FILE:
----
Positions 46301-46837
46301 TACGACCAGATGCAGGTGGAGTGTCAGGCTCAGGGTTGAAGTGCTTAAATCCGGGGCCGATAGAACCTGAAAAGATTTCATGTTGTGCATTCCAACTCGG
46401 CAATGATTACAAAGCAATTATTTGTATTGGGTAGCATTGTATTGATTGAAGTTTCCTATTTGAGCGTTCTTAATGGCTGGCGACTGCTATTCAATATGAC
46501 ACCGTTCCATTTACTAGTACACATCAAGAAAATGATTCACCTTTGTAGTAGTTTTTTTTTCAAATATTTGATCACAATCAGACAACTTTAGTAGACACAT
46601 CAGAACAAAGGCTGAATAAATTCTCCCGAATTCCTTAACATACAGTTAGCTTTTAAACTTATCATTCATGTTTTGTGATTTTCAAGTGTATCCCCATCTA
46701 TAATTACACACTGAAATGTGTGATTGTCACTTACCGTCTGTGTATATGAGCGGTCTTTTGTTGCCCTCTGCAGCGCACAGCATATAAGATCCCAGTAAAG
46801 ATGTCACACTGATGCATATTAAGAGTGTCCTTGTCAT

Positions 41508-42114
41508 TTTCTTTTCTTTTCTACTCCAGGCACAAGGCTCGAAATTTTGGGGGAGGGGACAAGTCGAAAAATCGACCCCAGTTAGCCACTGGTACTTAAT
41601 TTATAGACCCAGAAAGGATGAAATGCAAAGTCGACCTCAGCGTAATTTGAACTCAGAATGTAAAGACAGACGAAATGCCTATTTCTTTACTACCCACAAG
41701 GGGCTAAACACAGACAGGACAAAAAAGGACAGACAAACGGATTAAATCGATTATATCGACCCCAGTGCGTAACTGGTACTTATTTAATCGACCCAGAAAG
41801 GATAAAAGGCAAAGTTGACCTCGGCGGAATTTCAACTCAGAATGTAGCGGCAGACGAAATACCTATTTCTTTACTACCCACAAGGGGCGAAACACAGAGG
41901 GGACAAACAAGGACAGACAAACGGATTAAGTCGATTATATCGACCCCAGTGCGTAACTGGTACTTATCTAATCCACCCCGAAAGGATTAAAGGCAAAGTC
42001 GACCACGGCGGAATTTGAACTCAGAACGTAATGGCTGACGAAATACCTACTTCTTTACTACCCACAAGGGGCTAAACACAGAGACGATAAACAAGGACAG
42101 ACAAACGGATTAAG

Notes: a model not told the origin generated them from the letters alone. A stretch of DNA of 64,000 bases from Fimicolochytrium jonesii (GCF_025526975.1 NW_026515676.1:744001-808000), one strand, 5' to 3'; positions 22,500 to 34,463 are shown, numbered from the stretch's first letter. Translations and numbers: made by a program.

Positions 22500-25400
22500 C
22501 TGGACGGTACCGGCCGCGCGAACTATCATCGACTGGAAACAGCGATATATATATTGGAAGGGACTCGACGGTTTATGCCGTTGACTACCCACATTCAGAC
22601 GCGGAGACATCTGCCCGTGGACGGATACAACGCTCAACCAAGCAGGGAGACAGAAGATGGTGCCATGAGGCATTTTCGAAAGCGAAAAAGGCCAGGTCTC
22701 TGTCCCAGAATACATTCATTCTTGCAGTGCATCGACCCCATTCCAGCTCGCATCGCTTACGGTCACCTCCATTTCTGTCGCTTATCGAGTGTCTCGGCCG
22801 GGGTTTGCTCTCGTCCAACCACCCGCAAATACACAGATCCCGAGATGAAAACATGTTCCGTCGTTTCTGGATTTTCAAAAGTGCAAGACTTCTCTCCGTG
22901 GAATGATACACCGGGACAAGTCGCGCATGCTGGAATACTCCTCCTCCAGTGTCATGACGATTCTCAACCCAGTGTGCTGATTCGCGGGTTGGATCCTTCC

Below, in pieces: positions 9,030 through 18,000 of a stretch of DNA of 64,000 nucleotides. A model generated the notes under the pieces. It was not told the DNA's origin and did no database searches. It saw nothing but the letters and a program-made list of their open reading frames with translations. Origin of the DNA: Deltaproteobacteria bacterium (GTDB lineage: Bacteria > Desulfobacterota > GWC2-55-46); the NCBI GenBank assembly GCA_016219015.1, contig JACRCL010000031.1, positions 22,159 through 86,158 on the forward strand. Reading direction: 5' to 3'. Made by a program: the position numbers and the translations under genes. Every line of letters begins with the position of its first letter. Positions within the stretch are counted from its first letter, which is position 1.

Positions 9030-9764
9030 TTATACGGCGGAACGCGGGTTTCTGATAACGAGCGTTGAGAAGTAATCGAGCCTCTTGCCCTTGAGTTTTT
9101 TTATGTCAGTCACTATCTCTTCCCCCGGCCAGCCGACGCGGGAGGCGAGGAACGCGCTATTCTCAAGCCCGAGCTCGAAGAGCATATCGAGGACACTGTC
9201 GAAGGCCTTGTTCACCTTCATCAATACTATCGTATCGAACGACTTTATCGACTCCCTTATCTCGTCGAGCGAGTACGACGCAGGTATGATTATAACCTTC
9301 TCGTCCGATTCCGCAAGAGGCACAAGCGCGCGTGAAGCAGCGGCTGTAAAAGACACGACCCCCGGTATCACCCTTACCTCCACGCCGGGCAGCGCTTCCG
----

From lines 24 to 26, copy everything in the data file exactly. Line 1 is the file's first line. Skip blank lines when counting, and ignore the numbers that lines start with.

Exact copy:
Below, in pieces: positions 9,030 through 18,000 of a stretch of DNA of 64,000 nucleotides. A model generated the notes under the pieces. It was not told the DNA's origin and did no database searches. It saw nothing but the letters and a program-made list of their open reading frames with translations. Origin of the DNA: Deltaproteobacteria bacterium (GTDB lineage: Bacteria > Desulfobacterota > GWC2-55-46); the NCBI GenBank assembly GCA_016219015.1, contig JACRCL010000031.1, positions 22,159 through 86,158 on the forward strand. Reading direction: 5' to 3'. Made by a program: the position numbers and the translations under genes. Every line of letters begins with the position of its first letter. Positions within the stretch are counted from its first letter, which is position 1.

Positions 9030-9764
9030 TTATACGGCGGAACGCGGGTTTCTGATAACGAGCGTTGAGAAGTAATCGAGCCTCTTGCCCTTGAGTTTTT